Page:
Education Secretary Michael Gove reiterates his determination to introduce a culture of tougher exams - but his desire to put rote learning at its core is going down surprisingly well.

Michael Gove favours a return to old-fashioned school techniques, such as rote learning for challenging exams

Mr Gove emphasised his reliance on "challenging", external examinations in a speech to the Independent Academies Association.

And he is convinced that "memorisation" is a key tool in his drive to raise education standards.

He said: "Exams pitched at a level which all can easily pass are worse than no exams at all.

"Unless there is stretch in the specification, and application is required to succeed, there will be no motivation, no satisfaction and no support for those who need it."

'No indication of understanding'

Citing in his speech a work by cognitive scientist Daniel Willingham, Mr Gove insisted: "Memorisation is a necessary precondition of understanding.

"Only when facts and concepts are committed securely to the working memory - so that it is no effort to recall them and no effort is required to work things out from first principles - do we really have a secure hold on knowledge."

It is a technique that schools and successive education departments have moved away from in recent decades, arguing that memorising facts is no indication of understanding.

Only when facts and concepts are committed securely to the working memory... do we really have a secure hold on knowledge. Michael Gove

Indeed, the head of National Numeracy, a charity dedicated to helping children and adults who struggle with maths, has written to Mr Gove, warning that rote learning would actually undermine attempts to raise standards and help pupils relate the subject to everyday life.

But Mr Gove insists it is a fundamental element of gathering the basic information on which children can then expand their knowledge.

And he disagrees with the argument that preparation for exams will mean dull memorisation, stress and excessive mental effort, leading to students forgetting everything after the tests.

What they learned by rote:
Dr David Holloway, University of Portsmouth: Alphabet and tables
Dr Tina Isaacs, senior lecturer, Institute of Education: Tables, poetry, US state capitals
Wendy Jones, trustee, National Numeracy: Latin verbs and poetry

"The precise opposite is the case.

"The best way to build memory, as Willingham explains, is by the investment of thought and effort - such as the thought and effort we require for exam preparation and testing."

It is a philosophy that does not chime with everybody.

At the same gathering, shadow education secretary Stephen Twigg dismissed Mr Gove's approach, arguing: "Rigour is about so much more than rote learning. Rigour is also about understanding how to use concepts and how to think for yourself."

But even those with reservations about the perceived new emphasis find it hard to disagree with Mr Gove's premise that "memorising scales, or times-tables, or verse, so that we can play, recall or recite automatically gives us this mental equipment to perform more advanced functions and display greater creativity".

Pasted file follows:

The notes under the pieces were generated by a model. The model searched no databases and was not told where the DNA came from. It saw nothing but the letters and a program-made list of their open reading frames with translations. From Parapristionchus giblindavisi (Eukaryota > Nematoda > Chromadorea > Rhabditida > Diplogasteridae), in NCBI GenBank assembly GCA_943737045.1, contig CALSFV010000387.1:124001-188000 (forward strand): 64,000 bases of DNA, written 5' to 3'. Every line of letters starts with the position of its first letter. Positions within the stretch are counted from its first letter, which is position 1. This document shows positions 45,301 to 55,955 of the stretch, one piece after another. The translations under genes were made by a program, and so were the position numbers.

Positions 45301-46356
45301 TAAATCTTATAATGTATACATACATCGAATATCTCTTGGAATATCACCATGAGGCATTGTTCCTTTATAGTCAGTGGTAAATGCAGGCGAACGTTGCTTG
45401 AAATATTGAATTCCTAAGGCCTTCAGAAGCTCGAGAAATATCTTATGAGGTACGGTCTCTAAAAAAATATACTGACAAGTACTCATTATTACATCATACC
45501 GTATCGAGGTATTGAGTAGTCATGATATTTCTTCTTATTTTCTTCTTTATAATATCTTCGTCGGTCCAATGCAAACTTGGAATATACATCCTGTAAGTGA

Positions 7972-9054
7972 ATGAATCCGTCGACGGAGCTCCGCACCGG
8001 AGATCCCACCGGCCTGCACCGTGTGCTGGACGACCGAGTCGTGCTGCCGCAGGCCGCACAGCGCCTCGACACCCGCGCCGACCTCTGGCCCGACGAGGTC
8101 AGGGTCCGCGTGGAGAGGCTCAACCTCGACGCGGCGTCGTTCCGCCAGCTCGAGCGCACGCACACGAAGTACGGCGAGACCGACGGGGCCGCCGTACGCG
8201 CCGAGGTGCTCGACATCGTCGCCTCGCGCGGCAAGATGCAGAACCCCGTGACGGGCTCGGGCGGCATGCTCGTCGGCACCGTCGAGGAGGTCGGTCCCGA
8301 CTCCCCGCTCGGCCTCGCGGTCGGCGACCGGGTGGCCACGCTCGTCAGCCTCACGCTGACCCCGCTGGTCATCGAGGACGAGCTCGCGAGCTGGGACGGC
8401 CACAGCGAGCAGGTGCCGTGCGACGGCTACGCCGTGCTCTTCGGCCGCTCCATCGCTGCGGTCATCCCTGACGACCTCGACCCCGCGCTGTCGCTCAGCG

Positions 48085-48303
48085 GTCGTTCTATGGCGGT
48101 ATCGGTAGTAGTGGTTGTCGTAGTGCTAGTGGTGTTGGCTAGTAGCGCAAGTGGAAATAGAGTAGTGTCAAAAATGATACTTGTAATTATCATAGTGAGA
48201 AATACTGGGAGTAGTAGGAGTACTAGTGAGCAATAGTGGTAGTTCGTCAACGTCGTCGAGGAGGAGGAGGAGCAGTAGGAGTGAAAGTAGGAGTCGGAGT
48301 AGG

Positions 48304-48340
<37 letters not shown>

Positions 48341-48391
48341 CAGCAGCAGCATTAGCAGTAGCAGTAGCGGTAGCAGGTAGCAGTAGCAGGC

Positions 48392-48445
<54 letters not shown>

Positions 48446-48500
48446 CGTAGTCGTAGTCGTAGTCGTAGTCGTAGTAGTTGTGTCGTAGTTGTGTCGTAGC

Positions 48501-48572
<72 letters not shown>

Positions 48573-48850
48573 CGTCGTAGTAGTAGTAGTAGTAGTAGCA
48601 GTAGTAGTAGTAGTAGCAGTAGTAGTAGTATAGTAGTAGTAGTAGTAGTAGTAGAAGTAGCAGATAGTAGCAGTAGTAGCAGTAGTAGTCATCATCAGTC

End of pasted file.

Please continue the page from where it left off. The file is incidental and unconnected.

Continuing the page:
I learned the capitals of all the American states. I still know them, but it doesn't do me much good. Dr Tina Isaacs

Dr David Holloway, from the University of Portsmouth's School of Education, sees a place for rote learning in multiplication tables but fears that Mr Gove would like to spread its use far more widely.

"I'm not sure I learned anything of use from poetry," he told Channel 4 News.

"It is the kind of thing young children might enjoy at school... but they would quickly grow out of wanting to chant in rote."

'More than just dates'

And Tina Isaacs, senior lecturer at the Institute of Education, emphasised the importance of using it as a means of understanding a subject. "You can never say that knowing your times-tables means you know maths," she said.

In history, it is good to know basic facts and dates - primary classrooms are often decorated with pieces of paper reminding students of when important events occurred.

"But that is just the basics. In order to understand what happened in 1066, you need to know more than just dates and names."

US-born Dr Isaacs added: "In geography I learned the capitals of all the American states. I still know them, but it doesn't do me much good. At least with poetry it can inspire; it opens a gateway for further study."

Even the charity that has expressed concerns about the use of rote learning in the government's draft proposals to change the primary school curriculum, does not object totally to Mr Gove's latest speech.

Wendy Jones, a trustee of National Numeracy, admitted: "Where [Mr Gove] goes on about memorisation being a precondition to understanding... I can understand what he is saying.

"You don't want to have to go back to first principles every time you want to solve a problem."

Readers tweeting Channel 4 News today seem largely in agreement about the value of tables, although there is widespread scepticism about the value of learning by rote beyond that.

Some spoke of memorising Latin prepositions or the colours of the rainbow, of the ability to quote Shakespeare without understanding its context or to recite opening verses of poems they never returned to.

But even the alphabet tends to be learnt by rote, suggesting that not for the first time, Mr Gove's recipe for raising standards will divide opinion.